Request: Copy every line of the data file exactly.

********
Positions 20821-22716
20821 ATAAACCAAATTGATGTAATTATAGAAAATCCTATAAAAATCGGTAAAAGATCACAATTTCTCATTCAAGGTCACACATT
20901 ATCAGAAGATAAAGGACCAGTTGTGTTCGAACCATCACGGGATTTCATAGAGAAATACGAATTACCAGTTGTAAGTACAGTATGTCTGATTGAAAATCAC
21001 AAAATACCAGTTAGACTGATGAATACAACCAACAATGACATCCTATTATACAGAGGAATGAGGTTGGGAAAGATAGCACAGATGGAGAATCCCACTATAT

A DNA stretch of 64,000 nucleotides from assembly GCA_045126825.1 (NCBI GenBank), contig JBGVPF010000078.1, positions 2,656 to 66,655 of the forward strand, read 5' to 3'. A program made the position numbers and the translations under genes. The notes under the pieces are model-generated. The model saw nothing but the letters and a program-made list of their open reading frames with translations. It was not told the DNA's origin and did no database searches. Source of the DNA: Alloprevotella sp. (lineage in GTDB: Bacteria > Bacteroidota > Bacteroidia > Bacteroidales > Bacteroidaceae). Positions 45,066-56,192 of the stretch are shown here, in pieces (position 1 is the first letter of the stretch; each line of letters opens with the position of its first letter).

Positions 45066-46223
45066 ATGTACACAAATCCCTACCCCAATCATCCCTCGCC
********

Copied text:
Positions 20821-22716
20821 ATAAACCAAATTGATGTAATTATAGAAAATCCTATAAAAATCGGTAAAAGATCACAATTTCTCATTCAAGGTCACACATT
20901 ATCAGAAGATAAAGGACCAGTTGTGTTCGAACCATCACGGGATTTCATAGAGAAATACGAATTACCAGTTGTAAGTACAGTATGTCTGATTGAAAATCAC
21001 AAAATACCAGTTAGACTGATGAATACAACCAACAATGACATCCTATTATACAGAGGAATGAGGTTGGGAAAGATAGCACAGATGGAGAATCCCACTATAT

A DNA stretch of 64,000 nucleotides from assembly GCA_045126825.1 (NCBI GenBank), contig JBGVPF010000078.1, positions 2,656 to 66,655 of the forward strand, read 5' to 3'. A program made the position numbers and the translations under genes. The notes under the pieces are model-generated. The model saw nothing but the letters and a program-made list of their open reading frames with translations. It was not told the DNA's origin and did no database searches. Source of the DNA: Alloprevotella sp. (lineage in GTDB: Bacteria > Bacteroidota > Bacteroidia > Bacteroidales > Bacteroidaceae). Positions 45,066-56,192 of the stretch are shown here, in pieces (position 1 is the first letter of the stretch; each line of letters opens with the position of its first letter).

Positions 45066-46223
45066 ATGTACACAAATCCCTACCCCAATCATCCCTCGCC